Displacing the Silicon Power MOSFET with eGaN® FETs
35 years ago the silicon power MOSFET was a disruptive technology that displaced the bipolar transistor – and a $12B market emerged. The dynamics of this transition taught us that there are four key factors controlling the adoption rate of a new power conversion technology:
- Does it enable significant new applications?
- Is it easy to use?
- Is it reliable?
- Is it VERY cost effective to the user?
All four factors have been met with Efficient Power Conversion’s (@EPC_Corp) gallium nitride (#GaN) products. Let’s review the work that has been done over the past five years to address the first three key factors – it is the fourth question, competitive pricing, that is the focus of this article.
Does it Enable Significant New Applications?
As with all new technologies, enabling applications that otherwise go unrealized is the best starting point for introducing the technology. With new applications, the need for increased performance justifies the higher pricing that usually accompanies the introduction of a new technology into the market; so too with gallium nitride semiconductors.
Since their introduction five years ago, eGaN® FETs have fostered the development of several new applications, including wireless power transfer,envelope tracking, LiDAR (Light Distancing and Ranging), X-Ray-in-a-pillcolonoscopies, and wirelessly powered artificial hearts. Beyond applications dependent upon power transistors, gallium nitride technology is now being applied to integrated circuits (IC) – both analog, and in the future, digital. These IC products enhance the performance and cost competitiveness of existing products and new, unforeseen applications are rapidly emerging.
Is it Easy to Use?
eGaN® transistors from EPC are designed to be used in a similar fashion to existing power MOSFETs, and therefore power systems engineers can use their design experience with minimal additional training.
However, to assist design engineers up the learning curve, EPC has established itself as the leader in educating the industry about gallium nitride devices and their applications. As a matter of fact, in addition to publishing over 75 technical articles and presentations, EPC has published four GaN transistor textbooks (including one in Chinese).
To assist practicing power design engineers, EPC has conducted “hands-on” daylong seminars in major electronic industry cities around the world, such as San Jose, Boston, Shanghai and Tokyo. EPC is actively engaged with more than 30 universities around the world in order to lay the groundwork for the next generation of highly skilled power system designers being trained in getting the most out of eGaN® FETs.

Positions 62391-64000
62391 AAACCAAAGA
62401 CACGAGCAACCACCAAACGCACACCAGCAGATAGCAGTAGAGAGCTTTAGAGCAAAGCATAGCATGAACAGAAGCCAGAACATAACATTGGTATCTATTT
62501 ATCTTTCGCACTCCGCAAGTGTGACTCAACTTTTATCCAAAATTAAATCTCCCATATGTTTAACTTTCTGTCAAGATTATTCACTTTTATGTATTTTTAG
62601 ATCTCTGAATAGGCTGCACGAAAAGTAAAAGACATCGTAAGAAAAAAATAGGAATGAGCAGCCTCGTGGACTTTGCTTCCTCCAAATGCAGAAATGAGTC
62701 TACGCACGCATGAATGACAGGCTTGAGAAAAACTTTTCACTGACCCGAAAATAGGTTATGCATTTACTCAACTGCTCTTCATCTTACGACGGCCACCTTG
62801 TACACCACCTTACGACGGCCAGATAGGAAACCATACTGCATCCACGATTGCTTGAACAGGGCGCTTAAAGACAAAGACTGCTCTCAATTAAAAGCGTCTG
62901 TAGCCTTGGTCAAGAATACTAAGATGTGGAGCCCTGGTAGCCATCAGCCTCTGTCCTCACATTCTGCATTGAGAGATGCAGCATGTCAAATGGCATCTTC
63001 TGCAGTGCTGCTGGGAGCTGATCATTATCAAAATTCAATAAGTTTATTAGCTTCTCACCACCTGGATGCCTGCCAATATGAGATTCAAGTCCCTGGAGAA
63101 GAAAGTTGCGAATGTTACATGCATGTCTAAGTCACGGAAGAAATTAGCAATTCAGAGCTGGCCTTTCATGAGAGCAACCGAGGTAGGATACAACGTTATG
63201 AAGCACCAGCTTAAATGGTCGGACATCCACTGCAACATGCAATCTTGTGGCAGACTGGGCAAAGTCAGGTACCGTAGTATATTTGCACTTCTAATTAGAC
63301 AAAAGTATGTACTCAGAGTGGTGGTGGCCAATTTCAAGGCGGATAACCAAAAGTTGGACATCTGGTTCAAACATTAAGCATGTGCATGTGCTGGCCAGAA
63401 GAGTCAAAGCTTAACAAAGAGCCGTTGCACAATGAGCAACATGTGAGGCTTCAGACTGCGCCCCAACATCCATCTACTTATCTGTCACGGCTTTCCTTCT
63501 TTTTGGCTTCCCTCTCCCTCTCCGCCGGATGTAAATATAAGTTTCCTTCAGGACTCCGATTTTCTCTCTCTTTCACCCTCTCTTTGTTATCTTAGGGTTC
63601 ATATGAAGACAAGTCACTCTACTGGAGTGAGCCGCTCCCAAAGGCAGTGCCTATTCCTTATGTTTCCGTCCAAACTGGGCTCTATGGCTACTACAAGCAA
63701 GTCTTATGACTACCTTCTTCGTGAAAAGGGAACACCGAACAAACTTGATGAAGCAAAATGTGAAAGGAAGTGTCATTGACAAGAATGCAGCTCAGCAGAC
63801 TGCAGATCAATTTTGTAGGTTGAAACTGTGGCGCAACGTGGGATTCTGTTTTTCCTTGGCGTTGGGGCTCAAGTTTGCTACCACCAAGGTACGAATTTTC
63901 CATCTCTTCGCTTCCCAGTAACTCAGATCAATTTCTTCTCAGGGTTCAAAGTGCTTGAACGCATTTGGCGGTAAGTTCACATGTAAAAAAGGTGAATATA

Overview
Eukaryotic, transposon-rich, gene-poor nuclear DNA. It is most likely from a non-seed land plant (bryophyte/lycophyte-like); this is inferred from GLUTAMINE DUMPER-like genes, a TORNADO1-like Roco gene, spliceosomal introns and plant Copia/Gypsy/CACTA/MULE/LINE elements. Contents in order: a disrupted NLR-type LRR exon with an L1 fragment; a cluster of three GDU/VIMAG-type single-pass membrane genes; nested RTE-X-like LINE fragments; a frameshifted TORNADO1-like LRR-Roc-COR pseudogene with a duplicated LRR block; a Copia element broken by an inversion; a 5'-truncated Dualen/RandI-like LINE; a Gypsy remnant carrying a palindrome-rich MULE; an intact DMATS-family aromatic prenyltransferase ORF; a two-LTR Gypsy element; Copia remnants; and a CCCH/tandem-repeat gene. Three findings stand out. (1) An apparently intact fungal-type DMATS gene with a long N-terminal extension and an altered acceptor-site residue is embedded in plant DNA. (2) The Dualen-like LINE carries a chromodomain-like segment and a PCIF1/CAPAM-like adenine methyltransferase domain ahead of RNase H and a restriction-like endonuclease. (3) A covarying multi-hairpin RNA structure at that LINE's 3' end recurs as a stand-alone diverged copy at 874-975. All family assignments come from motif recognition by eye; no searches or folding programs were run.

Is it Reliable?
Reliability testing of GaN transistors continues to accumulate with positive results. eGaN® FETs have been subjected to a wide variety of reliability tests for device qualification, including High Temperature Reverse Bias, High Temperature Gate Bias, High Temperature Storage, Temperature Cycling, High Temperature High Humidity Reverse Bias, Autoclave, and Moisture Sensitivity.
Acceleration factor tests have been conducted over voltage and temperature in order to estimate the time to failure within the datasheet operating range. Under both HTRB and HTGB type stress conditions, the mean time to failure (MTTF) well exceeds 10 years at maximum operating temperature and at critical voltage levels.
These studies have further shown that eGaN® FETs are able to operate with very low probability of failures within the reasonable lifetime of end products manufactured today.
Is it Very Cost Effective to the User?
For emerging technologies, competitive pricing with well-established technologies is a formidable challenge, especially if the new technology aspires to be a disruptive, displacement technology. And with the latest family of eGaN® FETs, the competitive price barrier has been crossed – now the performance of GaN at the price of a MOSFET is a reality! Here is how competitive pricing was done:
- Reduced production costs – eGaN® FETs are production based upon MOSFET fabrication methods and equipment. Benefiting from the learning curve of the last five years, yields have increased to the point of being comparable with MOSFET yields, production methods have been streamlined and, thus, the cost of producing GaN devices has dropped substantially.
- Chip scale packaging – typical MOSFET plastic packaging represents about 50% of the cost of the final product. Low voltage eGaN® FETs are “package-less,” thus cutting the cost for production by that 50%! In addition, without a package the possibility of field failures due to poor assembly are greatly reduced.
- Extremely small size – faster switching translates into smaller size, higher efficiency, and lower system cost. For example, the latest family of eGaN® FETs is about one-fortieth the area of equivalent MOSFET component.
There’s no stopping gallium nitride technology now – all four key factors to high volume adoption have been achieved: GaN enables new applications, GaN is easy to use, GaN is reliable, and GaN is competitively priced.
The $12B MOSFET market is right now “fair game” for superior eGaN® FET technology. And, looking to the near future, with the growth in identified end-use applications mentioned about, which are enabled by GaN, the market potential could double by 2020. Longer term, the total available market for GaN technology could reach over $300B, with the inclusion of analog and digital integrated circuits incorporating this high performance technology.
Power conversion is going GaN…those slow to adopt will begin to lose ground.Share this post via: